Mahabalipuram part 3

The driver next took me to Five Rathas, a site perhaps a mile from the main park. ‘Ratha’ means ‘chariot’and these structures, though massive, stationary, and carved from boulders, are shaped like mobile chariots and are positioned in a line as if part of a parade. There are gorgeous details in the rathas, and monolithic animals standing guard.

Next we went back towards the main park, I believe at the western end. There was an entrance here and a path to a staircase leading to a hilltop shrine. From there, I could see the lighthouse built in the late 1800’s, and the sea. The shrine itself seemed to rise from the rock. 

On the way up, there is Mahishasuramardhini Cave temple, another unbelievable structure carved from rock, with amazing carvings inside. My guidebook says that the scenes depict a battle with and defeat of buffalo-headed demon Mahishasura. You can see the demon holding a club-type weapon in the carving below.

Below, per guidebook, is “Lord Vishnu reclining on His serpent couch Adisesha”. Serpent couch!!!

And then to the upper structure. 

Here is the view with the lighthouse. I didn’t enter because it isn’t part of the ruins and I wasn’t interested, but one can go inside.

Beautiful!!! After this, we went to the town at the area with shops. Many sold rock carvings, from ones you could hold on your hand to some as tall as me. From there, the driver took me to a more modern temple, like many I’d seen in Chennai and elsewhere in India. I’m not sure why he took me there, but it was lovely. It is called Shri Vishnu Temple and it dates from the 14th century. I enjoyed walking around and noticing parallels with the more ancient structures.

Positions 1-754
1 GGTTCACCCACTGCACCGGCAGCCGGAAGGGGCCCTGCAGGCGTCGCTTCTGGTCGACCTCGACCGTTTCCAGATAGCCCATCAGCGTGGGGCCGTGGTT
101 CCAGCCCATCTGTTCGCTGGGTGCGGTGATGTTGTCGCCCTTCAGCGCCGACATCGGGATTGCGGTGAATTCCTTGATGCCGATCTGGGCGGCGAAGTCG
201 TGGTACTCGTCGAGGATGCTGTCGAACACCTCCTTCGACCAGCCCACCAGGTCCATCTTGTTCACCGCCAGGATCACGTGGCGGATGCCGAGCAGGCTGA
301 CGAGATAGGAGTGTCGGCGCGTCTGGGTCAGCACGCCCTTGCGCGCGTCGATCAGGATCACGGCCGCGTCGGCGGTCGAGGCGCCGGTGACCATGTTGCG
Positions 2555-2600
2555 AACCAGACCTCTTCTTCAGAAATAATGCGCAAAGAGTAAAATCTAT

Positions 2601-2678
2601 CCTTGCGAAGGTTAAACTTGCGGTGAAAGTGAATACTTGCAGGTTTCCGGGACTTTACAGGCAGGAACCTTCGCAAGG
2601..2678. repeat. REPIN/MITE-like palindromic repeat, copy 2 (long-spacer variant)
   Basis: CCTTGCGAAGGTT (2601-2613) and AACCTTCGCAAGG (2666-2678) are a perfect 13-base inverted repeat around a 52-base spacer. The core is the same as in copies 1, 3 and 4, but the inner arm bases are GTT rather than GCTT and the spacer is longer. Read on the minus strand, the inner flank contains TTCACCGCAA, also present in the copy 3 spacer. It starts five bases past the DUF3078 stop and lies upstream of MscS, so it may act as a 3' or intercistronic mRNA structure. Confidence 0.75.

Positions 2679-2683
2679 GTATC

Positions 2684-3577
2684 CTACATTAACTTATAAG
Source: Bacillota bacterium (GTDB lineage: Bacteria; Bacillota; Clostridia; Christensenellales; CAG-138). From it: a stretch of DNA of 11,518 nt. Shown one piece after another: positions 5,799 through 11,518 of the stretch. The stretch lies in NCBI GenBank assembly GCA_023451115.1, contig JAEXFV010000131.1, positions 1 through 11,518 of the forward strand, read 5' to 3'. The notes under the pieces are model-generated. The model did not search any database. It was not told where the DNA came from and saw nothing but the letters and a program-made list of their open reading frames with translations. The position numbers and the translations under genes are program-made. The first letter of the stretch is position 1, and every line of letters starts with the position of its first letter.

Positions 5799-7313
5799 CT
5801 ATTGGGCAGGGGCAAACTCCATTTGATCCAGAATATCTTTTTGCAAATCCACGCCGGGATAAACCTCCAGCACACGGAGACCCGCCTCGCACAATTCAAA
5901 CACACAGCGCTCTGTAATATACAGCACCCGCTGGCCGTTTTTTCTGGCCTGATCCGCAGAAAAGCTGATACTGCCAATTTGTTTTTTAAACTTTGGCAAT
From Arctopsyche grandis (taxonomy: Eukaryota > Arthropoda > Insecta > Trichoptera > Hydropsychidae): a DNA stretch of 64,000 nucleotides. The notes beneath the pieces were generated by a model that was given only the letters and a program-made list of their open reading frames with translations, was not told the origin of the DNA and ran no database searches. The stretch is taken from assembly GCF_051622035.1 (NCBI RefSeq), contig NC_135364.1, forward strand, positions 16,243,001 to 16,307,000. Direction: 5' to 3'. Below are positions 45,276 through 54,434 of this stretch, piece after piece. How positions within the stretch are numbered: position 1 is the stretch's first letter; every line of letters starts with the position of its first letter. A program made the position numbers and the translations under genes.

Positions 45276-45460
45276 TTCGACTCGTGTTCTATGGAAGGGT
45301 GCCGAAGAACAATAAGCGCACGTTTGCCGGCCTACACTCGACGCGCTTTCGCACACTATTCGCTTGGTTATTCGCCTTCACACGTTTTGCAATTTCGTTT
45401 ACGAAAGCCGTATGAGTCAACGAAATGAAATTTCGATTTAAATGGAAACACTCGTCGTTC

Then we headed back to Chennai, me and my hired car. I enjoyed the air conditioning and watching, past the talismans on the dash, the chaos blooming around me.

That’s a giant load of hay in front of us, below:

Back in Chennai, we went out to dinner at this great restaurant in the mall near MB’s apartment. We did a photo shoot out front by the lions, of course. 

We ordered way too much food and enjoyed our time together until I had to get myself to the airport. And so this trip came to an end. Can’t wait for the next time, MB!! That goes for you, too, India!! I’ll close with a photo of this great plaque at MB’s apartment. It has the usual rules for apartment living, but the last line instructs “Live a happy life.” Yes!

Mahabalipuram part 2

With the Elephant Wall on my left, I walked up a hill and saw the large round boulder known as Krishna’s Butter Ball. 

The story goes that as a child, Krishna liked butter so much that he would steal it from his mother. There are many stories about this in Hindu mythology. Here is a link to a cartoon in English about baby Krishna and butter. The rock  is famously lodged in place despite many attempts, including the notable 1908 one that involved seven elephants, to push it down the hill. Here’s another pic from a different angle with people nearby for perspective:

My guidebook was not too useful as a map at this point. I meandered around the largely unlabeled park to see if I could find  the structures from the book. I think the next place I saw is called Tirumurthy Cave, carved into the hillside rock.

Note the lingham below. Incense and candles were recently burned here. I also saw visitors praying at some sites. These temples are still used! 

The terrain was dry and the day was hot and sunny. I kept going, despite being confused on exactly where I was and what I was looking for. My map insisted that there were many structures here and I found several. It is very possible that I missed some, too, but I really enjoyed walking around and not knowing what was around the corner. It was not very crowded and if it hadn’t been for the scattered litter I would have felt at times like I was discovering the place.